This production of Verdi’s La traviata boasts some big ticket names. It was recorded earlier this year in a revival of Richard Eyre’s 1994 classic Royal Opera House production. Soprano Ermonela Jaho, one of today’s most impressive operatic singer/actors, stars as Violetta; tenor Charles Castronovo takes the role of Alfredo; and baritone Plácido Domingo plays Giorgio, his unyielding father. The stunning naturalistic set designs are by Bob Crowley. La traviata is one of the most popular of all operas; Verdi’s sublime score contains some of his most inspired arias and duets that here receive outstanding performances. And I would like to flag up a treat in store for fans of Ermonela Jaho, namely that we have a documentary and concert in the audiovisual pipeline featuring ‘the world’s most acclaimed soprano.’ (The Economist)
Also available on Blu-ray (OABD7260D)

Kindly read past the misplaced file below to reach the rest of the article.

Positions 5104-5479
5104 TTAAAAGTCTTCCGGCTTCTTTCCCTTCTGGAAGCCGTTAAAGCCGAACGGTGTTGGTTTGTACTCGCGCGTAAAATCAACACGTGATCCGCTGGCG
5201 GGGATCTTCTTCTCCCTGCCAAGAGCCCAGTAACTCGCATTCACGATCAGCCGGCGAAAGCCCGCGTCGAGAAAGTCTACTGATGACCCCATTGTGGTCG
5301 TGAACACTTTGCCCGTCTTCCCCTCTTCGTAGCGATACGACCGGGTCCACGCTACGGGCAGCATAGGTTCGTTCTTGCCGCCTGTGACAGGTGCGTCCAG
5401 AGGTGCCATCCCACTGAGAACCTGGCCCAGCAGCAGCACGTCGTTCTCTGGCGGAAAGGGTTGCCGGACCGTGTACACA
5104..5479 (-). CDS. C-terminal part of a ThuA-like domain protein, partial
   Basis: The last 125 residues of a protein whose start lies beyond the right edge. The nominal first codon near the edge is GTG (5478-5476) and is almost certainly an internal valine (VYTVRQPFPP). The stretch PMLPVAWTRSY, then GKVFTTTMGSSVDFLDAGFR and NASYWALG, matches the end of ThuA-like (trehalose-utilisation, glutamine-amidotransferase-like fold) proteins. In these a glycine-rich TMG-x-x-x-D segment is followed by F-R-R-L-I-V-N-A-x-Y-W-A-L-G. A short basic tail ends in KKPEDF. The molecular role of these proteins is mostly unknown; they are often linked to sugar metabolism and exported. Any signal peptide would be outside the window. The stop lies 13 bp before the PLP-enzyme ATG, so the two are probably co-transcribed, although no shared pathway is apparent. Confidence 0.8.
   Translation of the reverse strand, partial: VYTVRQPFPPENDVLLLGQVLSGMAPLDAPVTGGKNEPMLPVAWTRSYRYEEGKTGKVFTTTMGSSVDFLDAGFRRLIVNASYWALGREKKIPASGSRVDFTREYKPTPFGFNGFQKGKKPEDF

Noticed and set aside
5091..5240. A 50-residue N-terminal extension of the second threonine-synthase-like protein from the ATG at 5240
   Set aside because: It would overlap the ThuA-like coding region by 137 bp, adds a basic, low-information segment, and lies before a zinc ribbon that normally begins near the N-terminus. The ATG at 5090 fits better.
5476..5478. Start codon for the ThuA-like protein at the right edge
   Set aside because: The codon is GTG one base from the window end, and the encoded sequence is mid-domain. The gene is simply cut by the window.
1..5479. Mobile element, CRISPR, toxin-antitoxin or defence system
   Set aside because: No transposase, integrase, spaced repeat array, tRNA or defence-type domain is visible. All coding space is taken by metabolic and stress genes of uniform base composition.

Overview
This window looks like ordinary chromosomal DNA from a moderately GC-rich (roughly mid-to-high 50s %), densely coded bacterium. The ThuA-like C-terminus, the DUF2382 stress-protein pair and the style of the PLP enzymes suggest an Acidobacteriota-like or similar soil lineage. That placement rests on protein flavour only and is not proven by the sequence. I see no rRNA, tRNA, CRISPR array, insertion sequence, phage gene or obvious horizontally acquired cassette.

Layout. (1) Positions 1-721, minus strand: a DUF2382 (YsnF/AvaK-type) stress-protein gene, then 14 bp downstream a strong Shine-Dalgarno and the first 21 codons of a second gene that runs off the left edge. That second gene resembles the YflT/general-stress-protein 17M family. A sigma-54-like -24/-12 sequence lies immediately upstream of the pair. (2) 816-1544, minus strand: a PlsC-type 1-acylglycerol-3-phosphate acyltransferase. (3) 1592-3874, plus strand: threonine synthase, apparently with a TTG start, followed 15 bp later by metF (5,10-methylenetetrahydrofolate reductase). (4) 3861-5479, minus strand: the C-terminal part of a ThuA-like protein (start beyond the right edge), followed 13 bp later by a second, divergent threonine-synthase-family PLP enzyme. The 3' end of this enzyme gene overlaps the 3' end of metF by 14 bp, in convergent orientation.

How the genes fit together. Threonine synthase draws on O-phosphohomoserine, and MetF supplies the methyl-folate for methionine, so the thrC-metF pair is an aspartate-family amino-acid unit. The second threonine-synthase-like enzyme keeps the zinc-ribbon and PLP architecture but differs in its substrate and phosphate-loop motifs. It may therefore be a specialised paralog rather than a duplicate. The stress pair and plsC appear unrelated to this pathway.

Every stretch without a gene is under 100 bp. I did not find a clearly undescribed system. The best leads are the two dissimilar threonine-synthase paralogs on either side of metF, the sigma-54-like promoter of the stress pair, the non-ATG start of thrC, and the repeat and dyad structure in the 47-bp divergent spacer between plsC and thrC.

This latest release from cellist Daniel Müller-Schott is proof again that you just can’t get enough of a good thing. It’s his 17th album for ORFEO, this time with a recital programme that includes for the first time one of his own compositions, Cadenza; previous albums have regularly evidenced his excellent skills as an arranger. Daniel is one of the most sought-after cellists in the world, who can be heard on all the great international concert stages. He has built a significant following over the past twenty years through his live and recorded performances. This programme of 20th-century works cannot fail to build on that and to enhance further the reputation of ‘a fearless player with technique to burn.’ (The New York Times)
It didn’t take long for the ORFEO label to recognise that Andris Nelsons would without doubt become one of the finest conductors of his generation. His first recording for the label, of Shostakovich’s violin concertos with Arabella Steinbacher, was released in 2007. This 9-disc box set contains both that album and all the previously published recordings he made as the principal conductor and music director of the City of Birmingham Symphony Orchestra, from 2008 to 2015. This collection of his great performances of works by Tchaikovsky, Richard Strauss, Stravinsky and Shostakovich leaves the listener in no doubt that the GRAMMY Award-winning artist is one of the most renowned and innovative conductors on the international scene today. Strongly recommended.
Naxos Records, a member of the Naxos Music Group